In stingless bee species, queens control worker reproduction without castration

Scientists have studied the organization and function of social insect colonies since Charles Darwin (1809-1882) investigated beehives near his home in Kent with the help of his five children. Since then, prompted by the theory of evolution, researchers have scrutinized every conceivable aspect of the life of bees. Decades ago, scientists discovered that in the nests of many species of European honeybees (genus Apis) in which healthy young queens regularly lay eggs, the queen uses chemical compounds called pheromones to inhibit worker reproduction.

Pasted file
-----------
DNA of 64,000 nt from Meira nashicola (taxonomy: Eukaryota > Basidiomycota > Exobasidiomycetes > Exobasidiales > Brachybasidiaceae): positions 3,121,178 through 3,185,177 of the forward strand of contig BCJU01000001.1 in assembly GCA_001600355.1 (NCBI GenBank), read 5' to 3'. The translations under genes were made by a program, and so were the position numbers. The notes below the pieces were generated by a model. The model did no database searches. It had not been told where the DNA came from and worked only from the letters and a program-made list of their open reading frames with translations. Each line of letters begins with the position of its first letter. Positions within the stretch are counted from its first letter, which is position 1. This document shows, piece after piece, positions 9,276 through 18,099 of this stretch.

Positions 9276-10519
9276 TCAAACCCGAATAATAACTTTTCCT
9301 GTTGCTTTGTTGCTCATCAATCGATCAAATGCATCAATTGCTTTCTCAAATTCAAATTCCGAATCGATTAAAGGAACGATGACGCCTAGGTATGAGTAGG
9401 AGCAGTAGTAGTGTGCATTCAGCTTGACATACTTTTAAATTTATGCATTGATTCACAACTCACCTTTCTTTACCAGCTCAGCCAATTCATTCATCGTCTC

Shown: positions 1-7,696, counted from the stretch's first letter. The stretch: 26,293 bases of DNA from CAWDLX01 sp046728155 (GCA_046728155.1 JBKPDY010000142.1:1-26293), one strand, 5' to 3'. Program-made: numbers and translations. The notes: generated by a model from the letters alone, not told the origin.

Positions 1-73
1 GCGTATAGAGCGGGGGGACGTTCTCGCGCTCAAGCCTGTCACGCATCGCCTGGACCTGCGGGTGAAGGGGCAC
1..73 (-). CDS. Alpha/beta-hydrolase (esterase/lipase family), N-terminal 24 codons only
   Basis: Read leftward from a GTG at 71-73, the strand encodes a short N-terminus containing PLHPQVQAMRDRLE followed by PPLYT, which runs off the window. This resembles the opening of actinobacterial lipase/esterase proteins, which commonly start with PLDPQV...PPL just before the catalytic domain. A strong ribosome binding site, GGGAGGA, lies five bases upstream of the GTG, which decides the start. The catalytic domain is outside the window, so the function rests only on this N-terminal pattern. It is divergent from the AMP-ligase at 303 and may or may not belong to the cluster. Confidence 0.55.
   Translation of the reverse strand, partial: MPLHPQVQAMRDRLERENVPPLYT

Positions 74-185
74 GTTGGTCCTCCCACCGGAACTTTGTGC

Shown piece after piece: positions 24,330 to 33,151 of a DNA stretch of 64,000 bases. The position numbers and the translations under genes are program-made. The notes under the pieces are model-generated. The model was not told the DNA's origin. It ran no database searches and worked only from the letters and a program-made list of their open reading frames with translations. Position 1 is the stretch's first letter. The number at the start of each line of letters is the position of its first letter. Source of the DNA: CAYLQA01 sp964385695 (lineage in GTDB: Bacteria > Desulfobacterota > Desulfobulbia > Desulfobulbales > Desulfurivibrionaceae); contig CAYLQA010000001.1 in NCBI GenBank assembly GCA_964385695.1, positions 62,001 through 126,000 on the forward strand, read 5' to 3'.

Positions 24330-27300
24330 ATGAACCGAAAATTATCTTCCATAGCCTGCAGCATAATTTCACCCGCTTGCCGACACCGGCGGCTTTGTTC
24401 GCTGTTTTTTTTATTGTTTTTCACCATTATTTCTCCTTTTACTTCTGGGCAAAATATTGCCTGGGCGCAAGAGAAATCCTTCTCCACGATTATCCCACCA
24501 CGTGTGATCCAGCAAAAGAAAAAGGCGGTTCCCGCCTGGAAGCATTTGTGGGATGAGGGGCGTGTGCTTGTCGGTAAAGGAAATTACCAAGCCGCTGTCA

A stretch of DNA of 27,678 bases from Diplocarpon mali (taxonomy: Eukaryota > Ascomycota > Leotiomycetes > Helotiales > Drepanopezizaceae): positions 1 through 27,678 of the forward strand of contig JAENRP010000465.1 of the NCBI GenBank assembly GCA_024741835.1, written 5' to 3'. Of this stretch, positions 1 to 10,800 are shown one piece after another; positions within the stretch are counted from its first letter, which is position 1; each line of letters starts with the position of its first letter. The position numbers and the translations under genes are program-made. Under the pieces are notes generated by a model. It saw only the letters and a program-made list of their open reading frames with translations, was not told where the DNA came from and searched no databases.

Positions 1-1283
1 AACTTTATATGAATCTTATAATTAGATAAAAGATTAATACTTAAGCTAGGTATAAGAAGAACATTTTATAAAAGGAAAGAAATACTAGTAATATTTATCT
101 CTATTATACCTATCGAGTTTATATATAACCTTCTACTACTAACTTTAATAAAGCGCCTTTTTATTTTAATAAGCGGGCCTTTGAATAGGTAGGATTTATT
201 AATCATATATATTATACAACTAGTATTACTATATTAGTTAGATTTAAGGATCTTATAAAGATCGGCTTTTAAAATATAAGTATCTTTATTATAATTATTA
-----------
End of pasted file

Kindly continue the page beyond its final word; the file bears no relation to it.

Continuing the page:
In stingless bee species, queens control worker reproduction without castration

Scientists have studied the organization and function of social insect colonies since Charles Darwin (1809-1882) investigated beehives near his home in Kent with the help of his five children. ...

Wed 13 Sep 17 from Phys.org

Queens control worker reproduction without castration in stingless bee species

Study contradicts the view that worker bees are forcibly castrated by the queen among the 600-odd species of stingless bees widely distributed in tropical and subtropical regions of the world.

Tue 12 Sep 17 from Eurekalert

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